HomeAway Stock Price Pops On Fourth-Quarter Results

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If you need evidence of the impact a quarterly earnings report can have on a company's stock price, look no further thanHomeAway ( AWAY ).

HomeAway is the world's leading online marketplace of vacation rentals with sites representing about 720,000 paid vacation rental home listings in 168 countries.

It operates websites under its own name as well as others -- including VacationRentals.com, VRBO.com and BedandBreakfast.com -- in the U.S., Europe, South America and Australia.

HomeAway's sites link tourists with property owners around the world. The company tries to make it simple for vacation rental owners and property managers to advertise their properties and manage bookings online.

Business has been brisk enough that HomeAway has grown earnings at least 10% and sales at least 20% during each of its six quarters as a publicly traded company.

Range Bound

But its stock performance hasn't been nearly as smooth. HomeAway shares debuted at 27 in July 2011. Shares spent the next six months trending lower, then mostly hovered in the 20 to 24 range after that.

Things changed Feb. 21, when HomeAway's stock price shot up 13% to a 16-month closing high of 28.28. The surge came after HomeAway beat fourth-quarter earnings views and earned an upgrade from William Blair analyst Ralph Schackart.

It was a reversal from the last time HomeAway reported quarterly results Nov. 1.

A day later its stock price crashed 11% on a disappointing forecast. Shares fell as low as 19.58 on Dec. 10 before reversing course and trending higher.

Last week's spike gave watchers hope that HomeAway might be poised for a steadier go of it on Wall Street.

"HomeAway provides a compelling value proposition for both travelers and owners and benefits from strong network effects," JPMorgan analyst Doug Anmuth said in a Feb. 21 report. "We believe a premium valuation is warranted based on HomeAway's leadership position, strong growth and business transparency."

HomeAway charges owners yearly fees to list their properties on its sites. It offers a tiered pricing system that allows owners more options and better search rankings for additional fees.

The company competes against smaller vacation rental home outfits as well as larger online travel sites such asExpedia ( EXPE ) andPriceline.com ( PCLN ), though the latter two focus more heavily on airline, hotel and car rental bookings.

HomeAway's tiered pricing model has been a big driver of recent growth in listings revenue, analysts say.

"The acceleration of listings revenue demonstrates HomeAway's ability to increase prices through tiered pricing, retain customers through the tiered pricing transition and retain revenue through bundling and up-selling customers," William Blair's Schackart said in his report upgrading HomeAway to outperform.

Tiered pricing continues to be introduced on different products and platforms. HomeAway implemented tiered pricing on its three largest European properties during the fourth quarter.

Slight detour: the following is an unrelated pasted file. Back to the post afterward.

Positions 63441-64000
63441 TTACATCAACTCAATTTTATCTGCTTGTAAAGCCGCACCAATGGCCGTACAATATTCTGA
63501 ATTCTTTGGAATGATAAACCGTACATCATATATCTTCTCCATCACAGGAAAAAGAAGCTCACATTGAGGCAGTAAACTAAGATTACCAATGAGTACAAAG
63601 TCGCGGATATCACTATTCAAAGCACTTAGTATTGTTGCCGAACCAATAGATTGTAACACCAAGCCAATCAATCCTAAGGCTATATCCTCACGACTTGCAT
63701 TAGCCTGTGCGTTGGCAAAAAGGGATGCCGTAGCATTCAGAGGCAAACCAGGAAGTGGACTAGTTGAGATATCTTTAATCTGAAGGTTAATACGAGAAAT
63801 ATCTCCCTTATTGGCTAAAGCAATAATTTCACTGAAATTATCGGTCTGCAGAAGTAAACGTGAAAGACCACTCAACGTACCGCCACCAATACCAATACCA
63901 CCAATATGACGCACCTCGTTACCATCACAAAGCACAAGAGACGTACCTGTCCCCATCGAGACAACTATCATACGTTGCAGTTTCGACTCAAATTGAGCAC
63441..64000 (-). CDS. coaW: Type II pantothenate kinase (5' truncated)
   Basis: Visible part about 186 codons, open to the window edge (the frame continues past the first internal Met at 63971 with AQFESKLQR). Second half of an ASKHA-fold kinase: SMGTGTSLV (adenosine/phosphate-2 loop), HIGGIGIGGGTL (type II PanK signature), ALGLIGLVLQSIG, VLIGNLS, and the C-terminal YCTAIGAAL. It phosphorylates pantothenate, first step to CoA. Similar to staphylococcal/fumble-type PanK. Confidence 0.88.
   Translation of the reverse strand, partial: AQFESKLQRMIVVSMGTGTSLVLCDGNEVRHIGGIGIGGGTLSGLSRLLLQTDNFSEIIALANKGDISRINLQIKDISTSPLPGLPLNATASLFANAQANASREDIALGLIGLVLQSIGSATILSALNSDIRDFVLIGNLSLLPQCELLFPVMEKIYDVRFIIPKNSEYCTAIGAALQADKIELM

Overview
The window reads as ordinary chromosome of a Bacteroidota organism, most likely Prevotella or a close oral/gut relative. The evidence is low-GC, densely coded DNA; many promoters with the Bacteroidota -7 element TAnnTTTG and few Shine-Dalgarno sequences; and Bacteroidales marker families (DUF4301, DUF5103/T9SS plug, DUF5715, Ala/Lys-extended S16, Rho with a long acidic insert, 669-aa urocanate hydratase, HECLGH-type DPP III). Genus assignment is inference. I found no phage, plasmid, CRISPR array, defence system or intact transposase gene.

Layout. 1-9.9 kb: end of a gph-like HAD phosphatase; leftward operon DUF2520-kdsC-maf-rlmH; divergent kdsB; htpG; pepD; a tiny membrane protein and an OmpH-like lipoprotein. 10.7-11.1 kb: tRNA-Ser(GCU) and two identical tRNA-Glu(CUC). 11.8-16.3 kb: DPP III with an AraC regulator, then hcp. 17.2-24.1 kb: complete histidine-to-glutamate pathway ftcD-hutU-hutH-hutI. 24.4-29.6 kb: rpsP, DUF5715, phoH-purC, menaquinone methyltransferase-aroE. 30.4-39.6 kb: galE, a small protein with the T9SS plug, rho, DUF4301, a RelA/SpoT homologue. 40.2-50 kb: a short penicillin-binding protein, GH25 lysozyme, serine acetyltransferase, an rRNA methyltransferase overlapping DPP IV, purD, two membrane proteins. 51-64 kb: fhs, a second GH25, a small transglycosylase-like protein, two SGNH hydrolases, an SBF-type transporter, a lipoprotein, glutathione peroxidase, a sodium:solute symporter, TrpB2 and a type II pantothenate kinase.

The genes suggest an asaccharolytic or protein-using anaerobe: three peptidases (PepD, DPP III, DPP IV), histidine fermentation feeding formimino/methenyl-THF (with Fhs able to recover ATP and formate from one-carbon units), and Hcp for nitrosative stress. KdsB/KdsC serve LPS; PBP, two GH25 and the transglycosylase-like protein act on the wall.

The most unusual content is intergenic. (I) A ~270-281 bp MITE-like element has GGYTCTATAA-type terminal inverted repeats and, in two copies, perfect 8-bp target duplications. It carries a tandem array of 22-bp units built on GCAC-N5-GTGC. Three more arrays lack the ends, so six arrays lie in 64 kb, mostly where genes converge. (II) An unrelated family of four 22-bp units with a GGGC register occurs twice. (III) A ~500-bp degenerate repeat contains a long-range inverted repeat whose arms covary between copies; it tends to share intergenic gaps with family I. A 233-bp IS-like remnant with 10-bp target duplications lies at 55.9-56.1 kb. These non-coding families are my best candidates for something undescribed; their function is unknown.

During the third quarter, HomeAway introduced tiered pricing on VRBO.com. Customers were also recently given the option of bundling their VRBO and HomeAway listings.

"The company continues to see early benefits from newer products, including tiered pricing and bundled listings, and we continue to expect accelerating revenue growth in 2013 driven by higher ARPL (average revenue per listing)," Anmuth noted.

HomeAway reported average revenue per listing of $349 during the fourth quarter, up 8.7% from the prior year and ahead of Anmuth's estimate for $341.

Total revenue for the quarter was $71.6 million, up 22% from the prior year and in line with consensus estimates.

Listings revenue increased 23% to $62.4 million. HomeAway also gets ancillary revenue from owners and travelers as well as revenue from advertising, software and other items.

The top line got a boost from an improved market in Europe, analysts say.

"Tiered pricing on European sites is tracking ahead of previously observed U.S. adoption," Schackart noted. "On past calls, management tempered expectations on European tiered pricing adoption because of the weak economy."

Earnings Double

Pro forma EPS for the quarter doubled to 14 cents a share, topping views. HomeAway's operating margin rose 160 basis points to 10.4%, while its net margin improved 680 basis points to 6.4%.

Management guided first-quarter revenue of $78 million to $79 million, above the consensus estimate of $77.5 million. EBITDA guidance was set at $19 million to $20 million, roughly in line with consensus.

This year, the company looks to get more revenue from e-commerce offerings such as online payments and bookings.

"Our primary focus in 2013 is the continued rollout of our e-commerce capabilities and in particular, the introduction of our pay-per-booking pricing model and continued distribution of value-added services," Chief Executive Brian Sharples said in a statement.

HomeAway should also benefit from a pay-per-booking product set to launch this summer.

"(The product) should help expand HomeAway's penetration among property managers and owners who rent for fewer weeks in the year, with limited cannibalization of existing owners," analyst Anmuth said.

Analysts polled by Thomson Reuters expect HomeAway to report earnings growth of 33% this year and 23% in 2014.



The views and opinions expressed herein are the views and opinions of the author and do not necessarily reflect those of The NASDAQ OMX Group, Inc.



This article appears in: Investing , Investing Ideas

Referenced Stocks: AWAY , EXPE , PCLN

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